Speaking seriously, it did not seem necessary for them to fight for meat. The records show that there was an abundance of deer and wild boar in the immense wooded area (then) around Annandale. Knowing how to use well, bow and arrow, was necessary.
Now dear Holliday reader, believe it or not, history records that you came to have the name you bear, in one of these ways. I choose the born on a Sunday theory. As already stated, another remarkable thing about our ancestors is the many ways they invented of spelling the name Holliday.  Writer has found the name spelled more than twenty different ways. Even way out here in California I find in the 1939 Los Angeles telephone directory, as follows:
1 Haliday, 1 Halladay, 19 Halliday, 5 Holaday, 1 Holiday, 8 Holladay, and 24 Holliday. Of these I have met three, a hotel manager, the business manager of the Los Angeles Herald and Express, and the other, retired, about my age.  He married a sister of Mr. Henry E. Huntington, donor of the splendid library and art Museum at San Marino, bearing his name.  The newspaper man came west from central Missouri.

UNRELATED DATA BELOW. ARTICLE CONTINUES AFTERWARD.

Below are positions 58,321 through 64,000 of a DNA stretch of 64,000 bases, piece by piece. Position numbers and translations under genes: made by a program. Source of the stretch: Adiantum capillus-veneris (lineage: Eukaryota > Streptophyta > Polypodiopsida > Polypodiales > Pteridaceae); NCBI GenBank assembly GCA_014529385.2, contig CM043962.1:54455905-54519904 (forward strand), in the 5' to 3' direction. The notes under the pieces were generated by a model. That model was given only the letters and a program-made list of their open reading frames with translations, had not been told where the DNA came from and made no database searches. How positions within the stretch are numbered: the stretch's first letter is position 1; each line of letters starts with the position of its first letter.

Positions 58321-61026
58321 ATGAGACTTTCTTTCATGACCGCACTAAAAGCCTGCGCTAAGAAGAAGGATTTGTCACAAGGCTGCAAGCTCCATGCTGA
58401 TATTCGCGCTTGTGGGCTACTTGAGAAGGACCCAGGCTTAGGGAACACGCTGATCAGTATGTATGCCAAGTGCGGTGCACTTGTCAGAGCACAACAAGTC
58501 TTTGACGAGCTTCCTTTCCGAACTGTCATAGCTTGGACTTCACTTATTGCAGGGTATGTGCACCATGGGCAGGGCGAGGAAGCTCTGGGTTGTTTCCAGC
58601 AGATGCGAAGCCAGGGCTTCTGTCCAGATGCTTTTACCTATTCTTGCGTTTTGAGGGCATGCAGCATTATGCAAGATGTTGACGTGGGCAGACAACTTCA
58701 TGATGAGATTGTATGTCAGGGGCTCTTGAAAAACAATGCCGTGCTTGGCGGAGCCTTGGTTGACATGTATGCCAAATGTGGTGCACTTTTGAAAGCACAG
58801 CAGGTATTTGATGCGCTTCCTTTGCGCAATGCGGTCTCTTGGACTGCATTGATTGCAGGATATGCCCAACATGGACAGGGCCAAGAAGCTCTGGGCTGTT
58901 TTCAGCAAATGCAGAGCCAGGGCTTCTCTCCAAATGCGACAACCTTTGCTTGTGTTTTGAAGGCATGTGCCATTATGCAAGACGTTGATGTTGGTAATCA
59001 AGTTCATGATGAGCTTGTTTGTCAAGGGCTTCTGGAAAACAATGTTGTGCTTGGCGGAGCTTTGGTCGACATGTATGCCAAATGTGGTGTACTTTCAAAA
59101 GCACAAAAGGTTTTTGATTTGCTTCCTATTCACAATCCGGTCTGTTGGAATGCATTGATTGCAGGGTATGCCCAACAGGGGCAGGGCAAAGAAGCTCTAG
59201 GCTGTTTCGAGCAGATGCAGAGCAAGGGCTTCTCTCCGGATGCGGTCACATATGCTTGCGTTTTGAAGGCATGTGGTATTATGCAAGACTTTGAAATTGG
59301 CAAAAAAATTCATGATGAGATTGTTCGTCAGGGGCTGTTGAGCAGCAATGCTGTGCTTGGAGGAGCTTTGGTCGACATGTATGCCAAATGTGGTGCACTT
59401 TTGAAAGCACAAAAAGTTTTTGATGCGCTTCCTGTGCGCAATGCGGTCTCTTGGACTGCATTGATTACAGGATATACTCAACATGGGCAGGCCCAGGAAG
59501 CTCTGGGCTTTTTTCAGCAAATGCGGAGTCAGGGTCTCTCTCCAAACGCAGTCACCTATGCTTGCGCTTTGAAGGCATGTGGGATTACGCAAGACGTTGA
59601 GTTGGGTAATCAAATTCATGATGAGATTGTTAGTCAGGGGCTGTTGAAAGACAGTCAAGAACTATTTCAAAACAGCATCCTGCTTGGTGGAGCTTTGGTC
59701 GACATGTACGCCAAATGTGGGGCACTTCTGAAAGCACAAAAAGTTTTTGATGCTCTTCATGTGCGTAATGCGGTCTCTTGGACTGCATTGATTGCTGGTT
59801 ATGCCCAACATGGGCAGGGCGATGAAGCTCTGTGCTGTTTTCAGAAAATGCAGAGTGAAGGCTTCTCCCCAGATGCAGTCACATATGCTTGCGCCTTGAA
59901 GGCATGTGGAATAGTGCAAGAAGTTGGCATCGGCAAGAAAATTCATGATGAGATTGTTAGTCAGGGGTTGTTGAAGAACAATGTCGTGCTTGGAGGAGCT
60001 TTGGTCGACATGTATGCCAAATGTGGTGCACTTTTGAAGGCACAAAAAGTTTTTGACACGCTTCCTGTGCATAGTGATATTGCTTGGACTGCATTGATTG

I did not learn where the others came from.

In the old family burial ground at Raysville -(a dead town)- Lincoln County, Georgia, the names on the tombstones are spelled several different ways, yet it is said they were all cousins when they came to Georgia. 

The name Holliday was more or less common in several counties of England -- Buckingham, Suffolk, and York, also in the city of London. It is also mentioned in several counties of Scotland, as well as in Ireland. 

The Media Research Corp., Washington, D. C.,. says: "The Hollidays were for the most part of the landed-gentry, and nobility of Great Britain." The Virginia Magazine of History, Vol. 18, mentions some families of Royal or Noble Ancestry.  In the list I noted the names Holliday, Lee and Roosevelt, etc.  Not wishing to start an argument, no comments.

It is interesting to note here some information, and some names the writer secured from records published by George Cabell Greer, who was a clerk  in the  Virginia Land Office.